This week social media has been flooded with the following vid, featuring twentysomething athlete Kacy Catanzaro. On Monday night's episode of American Ninja Warrior, the gymnast from Jersey became the first woman in history to clear the obstacle course and qualify for the final round, performing seemingly impossible tasks: The 5’0”, 100-pound Catanzaro doesn't have the height and wingspan to easily reach from one obstacle to the next, so she compensated by swinging back and forth, then tossing herself through the air on sheer arm strength and momentum.
Training for a competition like ANW is an unusual affair. If you're training for a marathon you can hit a treadmill or the road, if you're prepping for a run on Jeopardy you can hit the books. But obstacle courses, particularly ones filled with the fiendishly unusual challenges first devised on Japan's ANW progenitor program Sasuke, aren't exactly on every corner. And even Parkour experts can find themselves stymied on the ANW obstacles, which shift, rotate, tilt and sway it ways that static objects like mailboxes and bannisters do not.
So how do you get the obstacle course experience to train for a show like this? Here are six ways:
1) DIY #1: Reverse Engineer & Build
One way is to do what former ANW competitor David Campbell did, which is to reverse-engineer and build an entire full-sized replica of the obstacles on your relative's property, recruiting help from former competitors of the show.
In designing the plans, Campbell went so far as to take measurements on a visit to the Japanese set. The list and descriptions of the twenty obstacles he constructed is documented here, and Campbell went over the build in an interview with Men's Fitness.
And Campbell's not alone in this. California Engineering student Adam Markowitz also built his own backyard course in preparation for applying to compete on the show.
2) DIY #2: Buy Plans & Build
Ready to build, but don't want to reverse engineer? A company called Upstream Designs is billing themselves as "the leading company in the United States providing professional custom designs for Ninja Warrior inspired parks and obstacles" (and between you and me, it would be nice if they hired a leading web design company to work out their website). They sell plans on how to "Build a Ninja Warrior Obstacle Course," offering schematics in both "Commercial" and "Backyard" varieties, but it is not clear whether the company is actually affiliated with the show.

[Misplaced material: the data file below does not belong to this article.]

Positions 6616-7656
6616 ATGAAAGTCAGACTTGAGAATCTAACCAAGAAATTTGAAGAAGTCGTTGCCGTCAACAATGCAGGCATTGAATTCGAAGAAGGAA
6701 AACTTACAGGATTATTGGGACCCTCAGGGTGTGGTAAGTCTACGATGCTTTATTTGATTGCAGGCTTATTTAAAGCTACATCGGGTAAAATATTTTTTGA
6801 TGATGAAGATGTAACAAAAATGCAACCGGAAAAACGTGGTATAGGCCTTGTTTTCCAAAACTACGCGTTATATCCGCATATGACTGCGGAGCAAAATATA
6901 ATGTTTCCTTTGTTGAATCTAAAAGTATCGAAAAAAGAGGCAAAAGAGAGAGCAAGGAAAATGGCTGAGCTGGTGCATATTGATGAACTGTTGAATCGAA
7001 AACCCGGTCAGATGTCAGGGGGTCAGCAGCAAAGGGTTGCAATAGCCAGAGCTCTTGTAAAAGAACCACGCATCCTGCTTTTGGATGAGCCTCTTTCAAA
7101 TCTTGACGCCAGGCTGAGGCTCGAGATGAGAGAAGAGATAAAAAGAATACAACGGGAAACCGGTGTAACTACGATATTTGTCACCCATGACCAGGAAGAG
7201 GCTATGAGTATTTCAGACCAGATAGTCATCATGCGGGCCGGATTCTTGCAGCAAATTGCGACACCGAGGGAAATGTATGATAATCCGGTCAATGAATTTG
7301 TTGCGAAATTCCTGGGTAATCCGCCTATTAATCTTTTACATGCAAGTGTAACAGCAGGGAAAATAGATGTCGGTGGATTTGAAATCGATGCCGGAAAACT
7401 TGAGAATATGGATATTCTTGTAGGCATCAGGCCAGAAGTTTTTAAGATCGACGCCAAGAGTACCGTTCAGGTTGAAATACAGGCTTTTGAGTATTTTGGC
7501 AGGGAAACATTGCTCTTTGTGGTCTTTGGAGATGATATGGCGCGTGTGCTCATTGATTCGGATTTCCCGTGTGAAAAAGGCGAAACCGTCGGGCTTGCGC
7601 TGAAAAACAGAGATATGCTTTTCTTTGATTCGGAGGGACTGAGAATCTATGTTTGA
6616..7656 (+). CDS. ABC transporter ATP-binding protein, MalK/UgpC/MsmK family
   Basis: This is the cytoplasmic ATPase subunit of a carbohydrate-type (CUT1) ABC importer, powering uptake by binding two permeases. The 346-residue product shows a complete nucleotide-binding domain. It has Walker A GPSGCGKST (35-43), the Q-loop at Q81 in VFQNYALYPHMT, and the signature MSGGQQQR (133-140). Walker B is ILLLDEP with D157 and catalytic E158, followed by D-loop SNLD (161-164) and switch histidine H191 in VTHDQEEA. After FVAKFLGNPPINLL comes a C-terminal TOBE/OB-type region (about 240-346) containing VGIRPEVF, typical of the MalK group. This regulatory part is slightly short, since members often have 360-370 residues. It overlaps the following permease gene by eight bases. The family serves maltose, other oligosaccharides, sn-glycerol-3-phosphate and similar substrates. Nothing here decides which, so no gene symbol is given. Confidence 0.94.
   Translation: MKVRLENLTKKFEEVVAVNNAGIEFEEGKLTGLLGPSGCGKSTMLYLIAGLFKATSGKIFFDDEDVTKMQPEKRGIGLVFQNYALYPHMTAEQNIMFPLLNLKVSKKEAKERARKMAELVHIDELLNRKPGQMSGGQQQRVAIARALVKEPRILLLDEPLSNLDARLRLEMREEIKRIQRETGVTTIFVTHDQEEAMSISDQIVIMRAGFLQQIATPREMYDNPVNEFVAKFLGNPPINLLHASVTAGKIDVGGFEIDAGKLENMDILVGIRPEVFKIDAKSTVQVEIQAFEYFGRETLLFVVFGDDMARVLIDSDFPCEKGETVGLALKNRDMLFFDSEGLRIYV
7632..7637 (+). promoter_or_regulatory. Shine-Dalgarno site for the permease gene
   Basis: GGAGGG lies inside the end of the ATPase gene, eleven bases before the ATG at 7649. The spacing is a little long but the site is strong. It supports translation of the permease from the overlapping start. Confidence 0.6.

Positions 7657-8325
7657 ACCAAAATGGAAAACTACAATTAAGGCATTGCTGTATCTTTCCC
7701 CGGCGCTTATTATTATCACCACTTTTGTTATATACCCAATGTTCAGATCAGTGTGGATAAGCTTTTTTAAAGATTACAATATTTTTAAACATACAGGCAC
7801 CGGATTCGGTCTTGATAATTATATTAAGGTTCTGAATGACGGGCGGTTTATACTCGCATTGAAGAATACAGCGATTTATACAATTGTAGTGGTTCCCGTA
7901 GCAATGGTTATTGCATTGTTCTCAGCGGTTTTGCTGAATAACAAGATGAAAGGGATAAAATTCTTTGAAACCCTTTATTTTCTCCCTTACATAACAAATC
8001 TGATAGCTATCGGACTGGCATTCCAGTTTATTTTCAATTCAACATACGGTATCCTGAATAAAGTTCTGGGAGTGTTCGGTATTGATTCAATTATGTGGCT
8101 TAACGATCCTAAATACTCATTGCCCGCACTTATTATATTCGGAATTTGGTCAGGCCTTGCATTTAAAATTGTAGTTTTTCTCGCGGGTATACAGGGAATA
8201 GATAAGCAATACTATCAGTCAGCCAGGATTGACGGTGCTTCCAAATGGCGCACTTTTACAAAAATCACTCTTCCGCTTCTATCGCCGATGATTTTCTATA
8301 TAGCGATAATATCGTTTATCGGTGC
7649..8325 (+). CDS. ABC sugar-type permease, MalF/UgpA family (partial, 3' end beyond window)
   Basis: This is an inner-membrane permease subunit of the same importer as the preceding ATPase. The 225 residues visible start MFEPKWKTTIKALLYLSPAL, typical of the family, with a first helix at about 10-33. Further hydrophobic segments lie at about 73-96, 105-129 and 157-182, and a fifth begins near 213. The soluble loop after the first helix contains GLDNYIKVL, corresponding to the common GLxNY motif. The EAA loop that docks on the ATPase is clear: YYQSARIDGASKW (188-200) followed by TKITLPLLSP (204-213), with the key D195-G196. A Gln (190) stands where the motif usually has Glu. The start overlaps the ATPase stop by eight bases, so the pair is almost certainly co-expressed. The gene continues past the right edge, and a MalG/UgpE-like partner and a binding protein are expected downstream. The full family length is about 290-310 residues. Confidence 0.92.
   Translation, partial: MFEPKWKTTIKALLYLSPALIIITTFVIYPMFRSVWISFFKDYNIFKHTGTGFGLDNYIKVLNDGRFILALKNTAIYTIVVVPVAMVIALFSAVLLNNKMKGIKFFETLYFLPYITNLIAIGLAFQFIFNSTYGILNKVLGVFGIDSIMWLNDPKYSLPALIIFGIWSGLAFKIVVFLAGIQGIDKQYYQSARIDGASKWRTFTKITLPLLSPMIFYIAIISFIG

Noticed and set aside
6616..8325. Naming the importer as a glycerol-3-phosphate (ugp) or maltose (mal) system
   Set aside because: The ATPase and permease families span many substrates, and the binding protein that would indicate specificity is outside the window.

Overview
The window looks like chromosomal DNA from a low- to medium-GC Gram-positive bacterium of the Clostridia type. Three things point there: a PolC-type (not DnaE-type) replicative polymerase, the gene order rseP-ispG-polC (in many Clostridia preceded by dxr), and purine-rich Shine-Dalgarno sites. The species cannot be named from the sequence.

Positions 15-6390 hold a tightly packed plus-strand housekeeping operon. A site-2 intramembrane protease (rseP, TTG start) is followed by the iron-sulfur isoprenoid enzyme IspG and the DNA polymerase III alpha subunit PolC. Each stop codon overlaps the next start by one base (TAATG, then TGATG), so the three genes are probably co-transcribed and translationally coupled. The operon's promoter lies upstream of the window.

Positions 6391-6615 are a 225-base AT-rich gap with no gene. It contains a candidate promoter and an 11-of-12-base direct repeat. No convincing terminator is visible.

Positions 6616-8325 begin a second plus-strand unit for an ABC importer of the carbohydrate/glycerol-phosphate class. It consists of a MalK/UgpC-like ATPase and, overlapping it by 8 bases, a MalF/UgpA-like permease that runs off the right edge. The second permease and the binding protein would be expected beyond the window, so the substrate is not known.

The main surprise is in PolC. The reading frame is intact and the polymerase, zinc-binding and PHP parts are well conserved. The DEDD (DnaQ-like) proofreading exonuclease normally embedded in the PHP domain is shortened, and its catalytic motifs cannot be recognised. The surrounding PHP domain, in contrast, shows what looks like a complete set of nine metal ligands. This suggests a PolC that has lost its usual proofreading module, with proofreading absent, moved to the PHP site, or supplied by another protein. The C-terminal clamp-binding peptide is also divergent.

3) Hire IDEO.
Two years ago venerable design firm IDEO collaborated with Tough Mudder, a British-military-inspired obstacle course organization that holds competitive events around the world.
In 2012 [Tough Mudder] partnered with IDEO to construct a robust and scalable approach to obstacle innovation based on principles of rapid prototyping and human-centered design. Tough Mudder has since created a robust market-leading obstacle innovation process under the direction of the company's Chief Creative Officer, including an offsite Obstacle Innovation Lab for rapidly prototyping and refining new obstacle concepts prior to final rollout.
The best part of the collaboration? "Tough Mudder's CEO and cofounder Will Dean insisted that IDEO designers complete a Tough Mudder challenge before starting project work." Probably a bit more physically demanding than sanding the edges off of a blue foam model.
Catanzaro, a former Division I collegiate gymnast, relocated from New Jersey to Texas specifically to train at the Alpha Warrior obstacle course located in San Antonio.
Billed as "125 tons of steel, 5,500 man hours to build, 500,000 custom welds," the Alpha Warrior facility is part of a small obstacle course cottage industry that's popped up around the country. Partyworks Interactive in L.A., for instance, has this four-stage obstacle course available for event rental, like if you want to vet your interns or really ruin a first date.
The Partyworks course is specifically military-inspired. Which brings us to our next method:
5) Join the Military.
You don't have to be a citizen of a country with a traditionally aggressive military to gain access to some impressive obstacle courses. The Singapore Armed Forces, for instance, recently redesigned their Standard Obstacle Course to address current trends in urban warfare.
Best of all, it's free! I mean, I think you have to sign up for like four years of service or something, but at least you're not going out-of-pocket.
6) Buy One from Hammacher Schlemmer.
If you're DIY-challenged and too much of a wuss to spend a measly half-decade serving your country, but have got US $12,500 lying around, you can scoop up this inflatable 85-foot "military" obstacle course from Hammacher Schlemmer.
...The course begins with two portholes that must be jumped through—successful clearance positions runners in front of three horizontal hurdles that can be overcome from above or below. Three "hedgehog" obstacles slow momentum if poorly navigated, increasing the difficulty of clearing the ensuing obstacle—a 16'-high rope swing. Two knotted ropes enable two runners up to 250 lbs. to swing over an 6'-long x 12"-deep pit, which is sealed to accept water, plastic balls, or foam blocks (not included). Knocking aside three stanchions gains entry into a matrix of elastic bands that simulate a laser field. Runners complete the final challenge by climbing a hill and sliding the remaining 20' to victory and ultimate exhaustion.
I have this fantasy where we finally locate Al-Qaeda's main camp, and it's just filled with a bunch of these things.